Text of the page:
Some restaurants can now deliver beer and wine. Check their social media pages or websites. Giuseppe’s Pastacaffe is offering half-price bottles of wine with delivery.
Amanda Davis Felan at Fat Calf Brasserie sent this out to her Facebook followers: “We appreciate the concern our community has shown for us over the last few days.”
“We are doing our best to stay positive and adapt. It’s not feasible for us to keep a full menu available for to-go orders right now, but we do have our Family Take and Heat Meals, and we are adding another item for you this week and will be doing curbside pickup at the restaurant.”
Many small food service owners have had to make some emotionally difficult decisions based on new mandates about their businesses. Fumbles Bar and Grill in Shreveport posted a poignant message: “How do you tell the people that you see every day, that you care about, that you consider family – that they don’t have a job for at the least the next 30 days? We have lost 90% of our business overnight, and I’m honestly just scared, but I’m ready and willing to fight!” East Bank Mafia posted a similar sentiment: “I had to inform nearly 100 people that they were out of work today. The hardest thing I’ve ever done … God has given us a resolve through our faith in Him, and tomorrow the East Bank will transform into the greatest takeout and delivery service the world has ever known. With your support we know where to find 100 drivers, and you are going to be the hand of God.”
Starbucks has closed its dining area but keeps its to-go service as usual, as do most fast food establishments. Drivethru-capable outlets obviously have a distinct advantage, but those who don’t aren’t taking things lying down. Going to the Internet to research restaurant policy during Covid-19, there are hundreds of stories about how the foodservice industry is adapting. In Fordyce, Ark., for example, Sonic® has created a drive-thru for big rigs.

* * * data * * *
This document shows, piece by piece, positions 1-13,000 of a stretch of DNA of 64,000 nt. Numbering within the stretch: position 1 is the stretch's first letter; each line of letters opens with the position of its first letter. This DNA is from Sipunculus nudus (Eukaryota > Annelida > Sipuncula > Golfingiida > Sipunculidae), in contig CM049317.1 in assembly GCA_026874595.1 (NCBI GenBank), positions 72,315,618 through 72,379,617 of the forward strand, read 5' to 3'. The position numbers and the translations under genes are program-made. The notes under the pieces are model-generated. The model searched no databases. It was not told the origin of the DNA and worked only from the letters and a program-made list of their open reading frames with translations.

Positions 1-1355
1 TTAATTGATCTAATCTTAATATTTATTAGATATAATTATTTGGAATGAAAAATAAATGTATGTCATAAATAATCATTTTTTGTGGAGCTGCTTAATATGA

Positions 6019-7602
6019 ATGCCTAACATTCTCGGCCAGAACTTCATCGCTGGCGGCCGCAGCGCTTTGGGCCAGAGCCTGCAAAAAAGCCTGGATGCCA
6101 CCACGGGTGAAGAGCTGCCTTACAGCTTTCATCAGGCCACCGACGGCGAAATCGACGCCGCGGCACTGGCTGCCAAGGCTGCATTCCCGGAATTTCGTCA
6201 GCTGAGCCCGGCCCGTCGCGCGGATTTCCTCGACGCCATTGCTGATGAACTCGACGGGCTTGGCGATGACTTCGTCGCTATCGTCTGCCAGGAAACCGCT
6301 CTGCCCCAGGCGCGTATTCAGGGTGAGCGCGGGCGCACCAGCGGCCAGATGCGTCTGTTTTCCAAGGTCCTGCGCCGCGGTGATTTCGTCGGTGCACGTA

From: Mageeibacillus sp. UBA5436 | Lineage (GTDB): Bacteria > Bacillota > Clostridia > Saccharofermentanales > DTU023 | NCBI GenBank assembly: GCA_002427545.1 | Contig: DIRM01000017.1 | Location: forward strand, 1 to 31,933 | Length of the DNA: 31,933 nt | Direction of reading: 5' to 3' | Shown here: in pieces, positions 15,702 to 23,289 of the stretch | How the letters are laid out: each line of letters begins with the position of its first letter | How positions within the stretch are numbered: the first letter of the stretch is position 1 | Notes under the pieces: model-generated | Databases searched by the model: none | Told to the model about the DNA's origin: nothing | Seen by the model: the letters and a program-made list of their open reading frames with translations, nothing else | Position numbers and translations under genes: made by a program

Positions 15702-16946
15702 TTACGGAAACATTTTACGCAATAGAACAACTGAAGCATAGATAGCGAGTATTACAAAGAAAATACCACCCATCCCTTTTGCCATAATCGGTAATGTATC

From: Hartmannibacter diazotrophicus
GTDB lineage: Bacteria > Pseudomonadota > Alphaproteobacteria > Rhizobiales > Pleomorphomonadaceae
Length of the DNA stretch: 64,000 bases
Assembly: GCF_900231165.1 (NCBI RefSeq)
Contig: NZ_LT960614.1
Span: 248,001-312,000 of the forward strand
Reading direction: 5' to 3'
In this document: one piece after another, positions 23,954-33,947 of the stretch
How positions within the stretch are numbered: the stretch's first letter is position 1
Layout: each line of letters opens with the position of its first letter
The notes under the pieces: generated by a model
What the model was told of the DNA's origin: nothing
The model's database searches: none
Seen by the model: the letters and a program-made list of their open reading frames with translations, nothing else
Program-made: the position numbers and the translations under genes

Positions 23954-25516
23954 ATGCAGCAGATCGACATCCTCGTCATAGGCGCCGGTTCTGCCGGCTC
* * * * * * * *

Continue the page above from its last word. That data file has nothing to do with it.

Food service is not alone. The entire entertainment sector is reeling from the sudden and restrictive new environment. Emmett Hook Center was forced to close its second weekend of “Little Women” performances because of the virus. Shreveport Little Theatre has announced that it will hold auditions for its summer musical, “Nine to Five,” by accepting video submissions only from actors, according to managing and artistic director Robert Darrow, Ph.D. They also had to postpone “Cat on a Hot Tin Roof” and cancel a fundraiser. You can find more information on their websites.
There is plenty of pain and inconvenience to go around as the world confronts this virus, but the wretched little bug has a tough fight on its hands when it faces the determination and never-giveup attitude that young and old, small business and large, are bringing to the fight.
What can you do? Remember to call ahead. Inquire as to whether you need cash or if credit and debit are OK. Call the restaurant first: Many are doing their own delivery, and it helps keep their regular staff employed. Share your food faves on social media – make us all want some!